New light bulb?

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Message 1658840 - Posted: 29 Mar 2015, 16:16:18 UTC

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Message 1659184 - Posted: 30 Mar 2015, 6:50:26 UTC

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Message 1660553 - Posted: 2 Apr 2015, 1:05:58 UTC

So, does this mean new life for the incandescent light bulb? Is it 10% more efficient than LED bulbs or 10% better than the old incandescent bulbs?
Bob DeWoody

My motto: Never do today what you can put off until tomorrow as it may not be required. This no longer applies in light of current events.
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Message 1660584 - Posted: 2 Apr 2015, 3:48:42 UTC - in response to Message 1658840.  

Graphene


wonderful stuff that mmm now light bulbs .

Graphene is being experimented with as Capacitor Battery's with as much power as Lithium ion battery's have only charge in a 20th of the time

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Message 1660687 - Posted: 2 Apr 2015, 10:00:20 UTC

The old incandescent clear and pearl bulbs were brilliant (pun intended!) at providing what was needed from a light bulb, instant good quality light. But they are expensive to manufacture, harmful to the environment, and energy hungry. Modern CFL, LED, and energy saving bulbs are dearer but much more energy efficient. The problem is that they need a warm up time and the light they provide is not as good a quality as GLS bulbs. I have 2 clear 150W GLS in my attic/loft, and a 100W under my stairs, they are fit for purpose, give good clear immediate light, and I wouldn't change them for $1000!

There are supposed to be EU regs that now ban the manufacture and sale of GLS bulbs but you can still buy them everywhere. GLS bulbs. So it's supply and demand situation. Yes we all know that the world needs to use less energy, but outlawing light bulbs and too powerful vacuum cleaners is absolutely bloody pathetic!
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Message 1661190 - Posted: 3 Apr 2015, 21:29:09 UTC - in response to Message 1660553.  
Last modified: 3 Apr 2015, 22:22:23 UTC

So, does this mean new life for the incandescent light bulb? Is it 10% more efficient than LED bulbs or 10% better than the old incandescent bulbs?

[rant] Re Media Ignorance blackening all Science

Welcome to wonderful media ignorance of all things science and physics!

Unfortunately, that widely repeated example is even more cringe-worthy than the common media confusion between kW (rate of energy conversion/use) and kWh (the 'amount of energy' converted/used). Similarly so for the all too often (mis)use of capitals or non-capitals in units...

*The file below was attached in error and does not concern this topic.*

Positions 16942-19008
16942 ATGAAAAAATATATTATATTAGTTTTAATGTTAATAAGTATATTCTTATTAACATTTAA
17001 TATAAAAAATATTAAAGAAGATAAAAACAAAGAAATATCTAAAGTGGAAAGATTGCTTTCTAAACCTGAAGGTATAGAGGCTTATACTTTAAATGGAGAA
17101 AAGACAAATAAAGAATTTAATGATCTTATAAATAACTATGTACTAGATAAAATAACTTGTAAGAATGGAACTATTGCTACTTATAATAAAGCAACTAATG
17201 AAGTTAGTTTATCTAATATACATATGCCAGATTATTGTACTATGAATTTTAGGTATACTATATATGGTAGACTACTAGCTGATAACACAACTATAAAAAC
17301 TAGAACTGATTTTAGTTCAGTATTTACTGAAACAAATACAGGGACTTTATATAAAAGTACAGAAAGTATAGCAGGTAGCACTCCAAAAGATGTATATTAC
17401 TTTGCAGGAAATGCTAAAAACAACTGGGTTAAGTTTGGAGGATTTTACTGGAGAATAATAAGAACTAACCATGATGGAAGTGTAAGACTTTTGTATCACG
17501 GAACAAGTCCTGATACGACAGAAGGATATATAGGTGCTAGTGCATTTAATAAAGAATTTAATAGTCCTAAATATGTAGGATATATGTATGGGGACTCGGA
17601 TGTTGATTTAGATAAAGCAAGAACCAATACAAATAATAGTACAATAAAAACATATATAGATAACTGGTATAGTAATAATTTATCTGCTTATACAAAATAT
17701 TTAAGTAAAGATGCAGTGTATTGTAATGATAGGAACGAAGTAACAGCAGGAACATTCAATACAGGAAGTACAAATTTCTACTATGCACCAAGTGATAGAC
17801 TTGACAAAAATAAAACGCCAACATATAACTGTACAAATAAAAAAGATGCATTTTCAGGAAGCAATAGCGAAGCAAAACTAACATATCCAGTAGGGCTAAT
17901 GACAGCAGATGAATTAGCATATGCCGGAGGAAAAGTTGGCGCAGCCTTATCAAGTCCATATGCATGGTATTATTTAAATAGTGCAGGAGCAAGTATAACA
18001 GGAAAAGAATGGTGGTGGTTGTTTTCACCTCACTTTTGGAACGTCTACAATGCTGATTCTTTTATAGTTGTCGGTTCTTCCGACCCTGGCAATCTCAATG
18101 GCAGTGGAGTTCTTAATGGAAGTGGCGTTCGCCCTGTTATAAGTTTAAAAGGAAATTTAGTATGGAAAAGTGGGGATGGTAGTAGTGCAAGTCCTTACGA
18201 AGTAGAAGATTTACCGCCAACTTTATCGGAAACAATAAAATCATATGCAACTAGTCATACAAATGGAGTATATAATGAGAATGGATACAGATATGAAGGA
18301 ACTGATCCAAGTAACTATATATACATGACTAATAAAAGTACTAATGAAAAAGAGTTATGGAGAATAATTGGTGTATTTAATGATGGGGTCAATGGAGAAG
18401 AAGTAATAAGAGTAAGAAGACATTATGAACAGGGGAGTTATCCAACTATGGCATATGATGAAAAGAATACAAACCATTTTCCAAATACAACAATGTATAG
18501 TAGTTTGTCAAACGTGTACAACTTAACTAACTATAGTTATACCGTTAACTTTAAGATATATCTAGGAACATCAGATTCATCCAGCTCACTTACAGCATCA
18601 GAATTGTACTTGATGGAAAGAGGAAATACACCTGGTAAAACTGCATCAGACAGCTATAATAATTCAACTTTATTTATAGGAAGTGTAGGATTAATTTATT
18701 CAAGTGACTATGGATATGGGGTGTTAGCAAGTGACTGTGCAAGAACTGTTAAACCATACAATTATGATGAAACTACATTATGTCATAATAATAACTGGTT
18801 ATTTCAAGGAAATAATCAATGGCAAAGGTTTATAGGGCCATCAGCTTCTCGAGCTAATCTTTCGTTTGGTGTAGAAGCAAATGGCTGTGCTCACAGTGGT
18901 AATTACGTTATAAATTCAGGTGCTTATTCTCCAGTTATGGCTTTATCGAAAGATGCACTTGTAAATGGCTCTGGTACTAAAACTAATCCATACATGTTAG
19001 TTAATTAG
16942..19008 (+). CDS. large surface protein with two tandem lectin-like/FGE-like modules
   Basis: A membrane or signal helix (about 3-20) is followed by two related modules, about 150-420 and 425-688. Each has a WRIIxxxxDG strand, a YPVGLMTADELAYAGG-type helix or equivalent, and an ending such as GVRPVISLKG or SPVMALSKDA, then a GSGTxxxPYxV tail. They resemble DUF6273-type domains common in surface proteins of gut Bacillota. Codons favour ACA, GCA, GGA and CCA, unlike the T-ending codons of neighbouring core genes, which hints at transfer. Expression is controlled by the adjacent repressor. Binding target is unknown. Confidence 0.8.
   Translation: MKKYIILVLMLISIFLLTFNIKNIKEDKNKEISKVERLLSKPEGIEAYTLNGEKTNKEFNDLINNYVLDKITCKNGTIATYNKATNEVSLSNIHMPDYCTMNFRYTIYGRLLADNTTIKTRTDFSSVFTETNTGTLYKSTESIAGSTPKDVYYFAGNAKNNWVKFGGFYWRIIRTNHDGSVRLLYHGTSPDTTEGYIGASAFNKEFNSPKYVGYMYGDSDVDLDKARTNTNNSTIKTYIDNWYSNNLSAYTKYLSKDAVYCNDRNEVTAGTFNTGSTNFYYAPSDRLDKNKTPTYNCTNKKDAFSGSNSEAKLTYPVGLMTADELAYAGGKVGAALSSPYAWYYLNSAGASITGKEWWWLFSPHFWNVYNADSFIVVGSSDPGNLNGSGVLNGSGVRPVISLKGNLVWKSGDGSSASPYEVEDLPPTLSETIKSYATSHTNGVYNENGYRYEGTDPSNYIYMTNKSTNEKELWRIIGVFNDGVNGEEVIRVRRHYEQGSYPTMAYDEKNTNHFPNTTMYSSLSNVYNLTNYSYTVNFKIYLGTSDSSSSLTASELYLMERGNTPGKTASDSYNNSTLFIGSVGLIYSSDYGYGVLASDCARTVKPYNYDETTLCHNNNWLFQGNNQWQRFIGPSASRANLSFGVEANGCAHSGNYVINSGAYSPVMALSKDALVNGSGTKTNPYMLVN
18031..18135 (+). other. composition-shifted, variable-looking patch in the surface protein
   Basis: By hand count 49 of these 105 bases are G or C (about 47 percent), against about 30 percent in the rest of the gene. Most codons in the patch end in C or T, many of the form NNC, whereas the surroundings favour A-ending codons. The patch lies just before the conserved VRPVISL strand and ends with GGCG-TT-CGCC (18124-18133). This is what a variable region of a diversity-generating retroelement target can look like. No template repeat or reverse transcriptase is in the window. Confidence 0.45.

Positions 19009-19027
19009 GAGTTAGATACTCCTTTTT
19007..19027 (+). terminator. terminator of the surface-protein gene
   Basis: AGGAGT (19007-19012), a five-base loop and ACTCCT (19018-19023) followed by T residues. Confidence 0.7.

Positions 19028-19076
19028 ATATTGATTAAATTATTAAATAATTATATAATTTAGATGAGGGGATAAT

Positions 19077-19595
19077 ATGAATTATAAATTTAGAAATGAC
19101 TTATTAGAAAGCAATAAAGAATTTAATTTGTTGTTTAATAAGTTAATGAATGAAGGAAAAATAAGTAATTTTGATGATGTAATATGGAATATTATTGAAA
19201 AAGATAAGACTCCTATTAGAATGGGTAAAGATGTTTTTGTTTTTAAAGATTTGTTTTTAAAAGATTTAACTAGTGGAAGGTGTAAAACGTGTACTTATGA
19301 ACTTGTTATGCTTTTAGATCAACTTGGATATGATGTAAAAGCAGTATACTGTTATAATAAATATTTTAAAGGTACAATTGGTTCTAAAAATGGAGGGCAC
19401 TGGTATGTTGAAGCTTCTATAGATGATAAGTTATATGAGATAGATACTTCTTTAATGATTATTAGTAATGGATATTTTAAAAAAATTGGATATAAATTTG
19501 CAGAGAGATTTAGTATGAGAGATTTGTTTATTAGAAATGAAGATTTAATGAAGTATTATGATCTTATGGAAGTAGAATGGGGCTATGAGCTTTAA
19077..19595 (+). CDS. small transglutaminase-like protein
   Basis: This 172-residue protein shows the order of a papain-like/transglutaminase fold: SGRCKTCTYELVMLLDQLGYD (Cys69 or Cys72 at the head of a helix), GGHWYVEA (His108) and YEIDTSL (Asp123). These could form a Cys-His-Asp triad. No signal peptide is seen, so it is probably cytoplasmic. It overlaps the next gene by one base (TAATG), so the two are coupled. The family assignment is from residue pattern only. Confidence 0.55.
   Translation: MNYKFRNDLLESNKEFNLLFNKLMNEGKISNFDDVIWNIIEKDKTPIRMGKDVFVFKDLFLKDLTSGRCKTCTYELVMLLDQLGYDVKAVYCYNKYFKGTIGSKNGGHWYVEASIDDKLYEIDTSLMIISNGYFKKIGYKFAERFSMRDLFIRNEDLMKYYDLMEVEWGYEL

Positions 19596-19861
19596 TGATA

The 10% clearly states in the original science abstract for up to "10% quantum efficiency".

Unfortunately, the media wordsmiths have read the word "quantum" and not understood or even recognized that as a word with meaning. So completely ignoring that and their ignorance, to instead seize upon the more understandable and sexy "efficiency", to then literally make all the rest of various waffle stories up as pure fiction! Sickening! I've seen some horrible howlers that made whatever entire news article unintelligible other than "something" graphene from Manchester with "something" to do with some sort of 'light bulb'.

Was all lost in the Canadian connection translations?!

Phah!

[/rant]


In brief summary, my understanding is that sheets of graphene have been doped to form a series of LEDs. A big advantage of graphene for this is mechanical strength, high conductivity, and it is transparent to let the light out, and the finished device is a super-thin flexible (small) sheet of lightweight light! :-)

Looks good!

I suspect there is a long way to go yet before there is a mass produced range of products on the market.


Keep searchin',
Martin

ps: To directly answer the obvious question of "how efficient" the graphene device is compared to other light sources, a good comparison is given by Wikipedia: Luminous efficacy.

Hence, if you assume you want just green light from the grephene, then their device at the quoted 10% would give you 68 lumens/W as compared to around 14 lumens/W for tungsten incandescent bulbs and about the same efficiency as existing LEDs. Note also that well designed cold-electrodes compact fluorescents can achieve similarly good efficiencies.

Presumably the graphene advantage is for the flexible low cost construction and the potential to be developed further.

Hope of interest.
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Message 1661220 - Posted: 3 Apr 2015, 22:19:35 UTC - in response to Message 1660687.  

... I have 2 clear 150W GLS in my attic/loft, and a 100W under my stairs, they are fit for purpose, give good clear immediate light, and I wouldn't change them for $1000! ...

You being sentimental?

;-)


Keep searchin',
Martin
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Message 1661791 - Posted: 5 Apr 2015, 18:30:04 UTC

... I have 2 clear 150W GLS in my attic/loft, and a 100W under my stairs, they are fit for purpose, give good clear immediate light, and I wouldn't change them for $1000! ...

You being sentimental? ;-)

Nope, being totally practical, ever tried it? Which is why I don't use Linux!

:-))))))))))))